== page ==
President Donald Trump’s plans to end birthright citizenship with an executive order could be at odds with the constitution.
Legal experts are questioning whether the president has the power to change birthright citizenship. Daniel Tagliarina, Utica College Asst. Professor of Government & Politics, says while nothing can actually stop the president from signing an executive order, he doesn't have the power to change the constitution.
The 14th amendment states that "All persons born or naturalized in the United States and subject to the jurisdiction thereof, are citizens of the United States”. According to Tagliarina, the only way to change the constitution is to go through the court system, or to make an amendment.
"Birthright citizenship itself was put into the constitution to repair the damage created by the supreme court's ruling in Dred Scott,” Tagliarina said. “Which went so far as to say that African Americans weren't Americans at all. They weren't citizens. They never were meant to be and couldn't possibly be included, and the only way to fix that was to then amend the constitution to explicitly say that being born here itself creates citizenship rights for everyone, regardless of why they've been here."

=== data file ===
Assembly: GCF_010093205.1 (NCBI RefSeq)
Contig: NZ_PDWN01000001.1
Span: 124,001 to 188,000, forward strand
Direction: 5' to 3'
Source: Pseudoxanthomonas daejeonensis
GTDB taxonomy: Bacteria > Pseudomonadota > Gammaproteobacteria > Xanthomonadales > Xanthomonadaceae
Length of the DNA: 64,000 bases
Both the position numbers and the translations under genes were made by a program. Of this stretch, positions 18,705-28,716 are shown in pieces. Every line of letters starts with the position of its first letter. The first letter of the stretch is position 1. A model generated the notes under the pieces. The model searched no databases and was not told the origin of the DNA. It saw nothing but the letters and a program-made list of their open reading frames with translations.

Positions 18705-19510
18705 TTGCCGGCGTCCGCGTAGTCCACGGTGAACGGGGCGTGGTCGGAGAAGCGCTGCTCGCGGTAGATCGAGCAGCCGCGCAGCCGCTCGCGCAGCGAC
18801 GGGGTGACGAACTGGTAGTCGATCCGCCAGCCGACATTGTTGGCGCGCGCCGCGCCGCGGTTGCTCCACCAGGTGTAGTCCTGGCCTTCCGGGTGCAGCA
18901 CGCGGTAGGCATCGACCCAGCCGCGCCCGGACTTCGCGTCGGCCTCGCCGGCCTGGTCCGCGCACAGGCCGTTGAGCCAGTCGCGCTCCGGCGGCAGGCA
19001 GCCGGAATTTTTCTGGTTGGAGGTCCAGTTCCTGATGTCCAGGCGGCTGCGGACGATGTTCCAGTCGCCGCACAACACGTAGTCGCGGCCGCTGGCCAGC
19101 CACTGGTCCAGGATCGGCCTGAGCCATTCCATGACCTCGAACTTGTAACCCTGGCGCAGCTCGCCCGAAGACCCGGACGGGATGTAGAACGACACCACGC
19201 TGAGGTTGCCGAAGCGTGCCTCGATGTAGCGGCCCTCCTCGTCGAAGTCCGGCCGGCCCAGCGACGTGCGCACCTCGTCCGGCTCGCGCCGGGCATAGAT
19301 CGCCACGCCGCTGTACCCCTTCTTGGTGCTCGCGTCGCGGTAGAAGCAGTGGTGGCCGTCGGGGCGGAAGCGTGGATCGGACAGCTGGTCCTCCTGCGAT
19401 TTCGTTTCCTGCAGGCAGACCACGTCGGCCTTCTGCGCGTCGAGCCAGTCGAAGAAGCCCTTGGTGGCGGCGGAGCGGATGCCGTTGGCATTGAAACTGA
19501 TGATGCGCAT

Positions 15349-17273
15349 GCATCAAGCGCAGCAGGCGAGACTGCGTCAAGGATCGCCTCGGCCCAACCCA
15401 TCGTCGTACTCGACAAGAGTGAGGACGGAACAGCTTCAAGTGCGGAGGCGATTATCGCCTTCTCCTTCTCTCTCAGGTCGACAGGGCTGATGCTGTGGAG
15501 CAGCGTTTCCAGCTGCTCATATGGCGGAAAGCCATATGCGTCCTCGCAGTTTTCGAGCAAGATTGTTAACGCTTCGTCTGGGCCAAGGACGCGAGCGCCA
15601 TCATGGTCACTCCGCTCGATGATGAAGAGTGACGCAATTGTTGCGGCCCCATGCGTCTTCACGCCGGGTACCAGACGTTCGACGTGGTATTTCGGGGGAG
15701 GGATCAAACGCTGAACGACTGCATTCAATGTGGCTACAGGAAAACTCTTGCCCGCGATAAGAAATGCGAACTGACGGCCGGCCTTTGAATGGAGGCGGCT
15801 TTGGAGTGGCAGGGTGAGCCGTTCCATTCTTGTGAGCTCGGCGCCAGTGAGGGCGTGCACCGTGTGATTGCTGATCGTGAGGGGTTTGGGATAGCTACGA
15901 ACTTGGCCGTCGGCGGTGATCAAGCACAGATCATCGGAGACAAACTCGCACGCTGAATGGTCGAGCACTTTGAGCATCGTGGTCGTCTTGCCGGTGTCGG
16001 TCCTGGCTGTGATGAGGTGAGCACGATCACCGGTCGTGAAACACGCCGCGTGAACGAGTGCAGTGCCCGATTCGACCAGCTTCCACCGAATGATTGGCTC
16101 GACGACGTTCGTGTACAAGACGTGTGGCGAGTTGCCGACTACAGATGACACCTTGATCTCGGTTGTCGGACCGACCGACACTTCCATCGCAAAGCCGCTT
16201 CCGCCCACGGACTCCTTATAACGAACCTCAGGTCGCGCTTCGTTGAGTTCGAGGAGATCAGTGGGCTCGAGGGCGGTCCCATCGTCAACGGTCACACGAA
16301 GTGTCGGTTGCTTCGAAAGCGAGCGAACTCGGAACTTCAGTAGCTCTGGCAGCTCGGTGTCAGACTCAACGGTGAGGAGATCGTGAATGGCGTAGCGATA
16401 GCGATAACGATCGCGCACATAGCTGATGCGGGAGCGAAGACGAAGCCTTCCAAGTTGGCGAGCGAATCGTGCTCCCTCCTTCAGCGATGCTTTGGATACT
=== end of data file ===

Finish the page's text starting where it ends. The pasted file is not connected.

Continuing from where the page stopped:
President Trump says birthright citizenship for babies born to non-U.S. citizens on American soil will be ended “one way or the other”. In a tweet, he stated that the “new republican majority will work on” ending birthright citizenship, close the immigration loopholes, and secure the border. This comes as a migrant caravan, fleeing Central America, heads to the southern U.S. border.
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